Although shows like HBO’s Big Love tend to romanticize polygamy by showing week after week how love and strong bonds keep the protagonist family together through hardship, attacks, exposure, and so on, popular mass-media renderings rarely depict the much darker side of polygamous communities. For example, absent is the number of deaths in closed groups like the FLDS, related to a genetic disorder that handicaps and kills many children early in life. According to Brent Jeffs, this phenomenon is consistently denied within the community; it results from generations of inbreeding, reinforced by the fact that the cult rarely recruits outsiders. Making matters worse, under Warren Jeffs’ reign, these birth defects came to be seen as a curse and a sign of sin. Brent also mentions that 50 percent of births are male, leaving boys in not such a privileged position in an environment in which the elders like to practice “sexual variety without guilt” and want the best pick of the female crop.

Unfortunately for Brent and many others (boys and girls, men and women), as time went on, successive generations of FLDS leadership instituted a more regimented, Spartan, and harsh lifestyle. Isolation and change in leadership led to corruption and abuse. Life in the community became more difficult to cope with; yet, all the while, members tended to “go along with” leadership demands. In relation to this, Brent discusses the significance of the church command to “Keep sweet”—a perfect example of Lifton’s “thought-stopping cliché,” used in this context to enforce the members’ “happy” submission to an abundance of rules and leadership wants and whims. Brent also explains this apparent submissiveness as emanating from family loyalties, family history, and brainwashing. Not only is the fear of losing everything they know quite overwhelming, but also being ignorant of the way the rest of the world works helps to keep members compliant.

When the author was young, his Uncle Warren was principal of the Alta Academy, an FLDS school. There, during school time and church sessions held in the building, Brent describes horrific sexual abuse of young boys, typically ages 5 and 6, perpetrated by Warren Jeffs, whose unquestioned power and rising stardom gave him free reign. Brent believes that the rape of one of his brothers, Clayne, by his uncle when Clayne was 5 years old led to Clayne’s troubled life and later suicide. Another of Brent’s brothers died of a drug overdose. One important insight that Brent mentions is his recognition that his experience of attending “regular” kindergarten (that is, not within the confines of the cult), exposed him to non-FLDS adults and children, planting a seed in Brent that not all outsiders are bad. This realization helped him as he grew older and confronted life in mainstream society. In the early years of his life, Brent experienced and witnessed more harshness than any human being should have to. His life goes from being considered part of the FLDS elite to being the ostracized son of an apostate after his father is excommunicated. From there, Brent eventually becomes one of the exiled “lost boys”; and, in this memoir, he expresses clearly the fear, paranoia, and confusion of that life. It is always a wonder to me that these brave young people survive with such a strong sense of life, goodness, and compassion. It truly bears witness to the concept of resilience—and the power of self in the face of truth and freedom versus deceit and harm.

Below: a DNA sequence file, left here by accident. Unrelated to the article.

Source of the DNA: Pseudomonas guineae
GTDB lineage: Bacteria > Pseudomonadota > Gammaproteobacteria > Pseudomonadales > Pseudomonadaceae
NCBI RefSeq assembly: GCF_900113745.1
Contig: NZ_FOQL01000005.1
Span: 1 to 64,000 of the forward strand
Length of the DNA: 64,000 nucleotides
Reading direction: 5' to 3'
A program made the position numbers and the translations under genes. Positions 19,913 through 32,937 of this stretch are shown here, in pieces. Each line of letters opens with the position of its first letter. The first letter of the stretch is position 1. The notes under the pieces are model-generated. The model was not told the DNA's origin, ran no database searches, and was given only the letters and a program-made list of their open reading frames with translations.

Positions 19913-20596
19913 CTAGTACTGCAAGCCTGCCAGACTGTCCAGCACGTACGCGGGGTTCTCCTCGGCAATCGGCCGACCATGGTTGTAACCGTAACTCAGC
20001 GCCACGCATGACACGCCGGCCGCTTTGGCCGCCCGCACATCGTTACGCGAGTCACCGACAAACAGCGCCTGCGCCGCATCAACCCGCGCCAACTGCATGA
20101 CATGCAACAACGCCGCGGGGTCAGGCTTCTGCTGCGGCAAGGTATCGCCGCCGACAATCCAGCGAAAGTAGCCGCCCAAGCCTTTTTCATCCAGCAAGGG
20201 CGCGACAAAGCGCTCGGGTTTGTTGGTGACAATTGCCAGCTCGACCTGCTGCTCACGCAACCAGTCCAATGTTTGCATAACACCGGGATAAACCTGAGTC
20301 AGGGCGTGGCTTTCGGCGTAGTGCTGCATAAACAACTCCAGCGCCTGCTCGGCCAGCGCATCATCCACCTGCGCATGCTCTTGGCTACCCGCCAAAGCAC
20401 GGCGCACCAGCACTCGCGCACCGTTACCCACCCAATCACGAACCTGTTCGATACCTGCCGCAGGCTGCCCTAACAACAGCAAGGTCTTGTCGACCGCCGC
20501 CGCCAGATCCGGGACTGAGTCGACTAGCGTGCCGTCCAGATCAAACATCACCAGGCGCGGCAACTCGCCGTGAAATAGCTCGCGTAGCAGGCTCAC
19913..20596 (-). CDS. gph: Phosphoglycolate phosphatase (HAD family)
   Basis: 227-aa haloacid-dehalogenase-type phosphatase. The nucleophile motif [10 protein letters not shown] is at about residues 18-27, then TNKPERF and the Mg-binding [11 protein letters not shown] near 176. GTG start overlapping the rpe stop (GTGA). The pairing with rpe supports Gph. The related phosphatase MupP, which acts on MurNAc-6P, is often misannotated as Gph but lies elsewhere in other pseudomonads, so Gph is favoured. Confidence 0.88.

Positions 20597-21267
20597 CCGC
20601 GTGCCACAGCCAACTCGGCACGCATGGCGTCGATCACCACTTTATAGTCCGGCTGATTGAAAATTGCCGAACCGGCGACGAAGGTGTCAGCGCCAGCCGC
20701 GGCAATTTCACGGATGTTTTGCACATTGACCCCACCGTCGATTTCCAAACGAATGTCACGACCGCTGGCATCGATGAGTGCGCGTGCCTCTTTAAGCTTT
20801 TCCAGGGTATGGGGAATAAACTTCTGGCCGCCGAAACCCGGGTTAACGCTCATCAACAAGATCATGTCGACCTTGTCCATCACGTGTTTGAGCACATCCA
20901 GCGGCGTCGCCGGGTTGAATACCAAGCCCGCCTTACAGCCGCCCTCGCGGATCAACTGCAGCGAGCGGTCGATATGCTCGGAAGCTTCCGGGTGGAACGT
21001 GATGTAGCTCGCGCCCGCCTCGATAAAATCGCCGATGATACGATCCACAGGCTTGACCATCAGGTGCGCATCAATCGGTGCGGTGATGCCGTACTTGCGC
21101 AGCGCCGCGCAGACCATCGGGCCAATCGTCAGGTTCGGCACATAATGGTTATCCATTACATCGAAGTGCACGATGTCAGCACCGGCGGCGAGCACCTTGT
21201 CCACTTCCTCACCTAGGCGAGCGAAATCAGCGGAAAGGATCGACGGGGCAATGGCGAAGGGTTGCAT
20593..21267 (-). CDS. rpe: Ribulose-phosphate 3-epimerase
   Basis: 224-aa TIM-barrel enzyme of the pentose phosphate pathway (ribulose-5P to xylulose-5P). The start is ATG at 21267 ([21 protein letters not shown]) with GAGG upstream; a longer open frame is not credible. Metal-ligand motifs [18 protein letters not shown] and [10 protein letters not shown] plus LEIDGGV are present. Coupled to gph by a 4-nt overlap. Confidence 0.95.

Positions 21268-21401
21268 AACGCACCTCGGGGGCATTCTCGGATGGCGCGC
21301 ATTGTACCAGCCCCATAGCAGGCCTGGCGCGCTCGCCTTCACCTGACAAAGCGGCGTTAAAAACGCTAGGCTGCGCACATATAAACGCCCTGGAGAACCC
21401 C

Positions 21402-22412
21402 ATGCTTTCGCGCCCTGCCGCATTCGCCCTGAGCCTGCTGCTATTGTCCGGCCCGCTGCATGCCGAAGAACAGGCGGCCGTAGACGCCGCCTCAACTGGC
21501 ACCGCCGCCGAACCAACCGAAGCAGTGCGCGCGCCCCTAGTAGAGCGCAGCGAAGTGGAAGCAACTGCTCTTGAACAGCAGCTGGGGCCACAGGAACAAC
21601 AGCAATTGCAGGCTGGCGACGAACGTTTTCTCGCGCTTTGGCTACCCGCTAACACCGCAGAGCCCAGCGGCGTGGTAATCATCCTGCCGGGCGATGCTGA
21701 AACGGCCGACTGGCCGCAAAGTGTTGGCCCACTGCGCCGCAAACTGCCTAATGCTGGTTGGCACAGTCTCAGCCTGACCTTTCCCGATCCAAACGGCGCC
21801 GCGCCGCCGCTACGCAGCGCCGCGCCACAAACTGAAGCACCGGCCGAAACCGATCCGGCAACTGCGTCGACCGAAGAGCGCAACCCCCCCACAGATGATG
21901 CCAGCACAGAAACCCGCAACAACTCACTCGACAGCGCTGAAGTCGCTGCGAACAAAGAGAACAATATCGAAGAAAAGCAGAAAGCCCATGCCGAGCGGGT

In Lost Boy, written with Maia Szalavitz (author of the excellent boot-camp exposé, Help at Any Cost: How the Troubled-Teen Industry Cons Parents and Hurts Kids), Brent Jeffs shares some of the best and worst of his young life. He offers readers a detailed and heartfelt look at a world most people know nothing about: a world that is too often allowed to carry on with exploitative practices and abuse, a world that we all should be concerned about. This is an important book, on a par with Not Without My Sister (reviewed in Cultic Studies Review, 2008, 7[3]) and should be read by all.

International Journal of Cultic Studies ■ Vol. 1, No. 1, 2010 93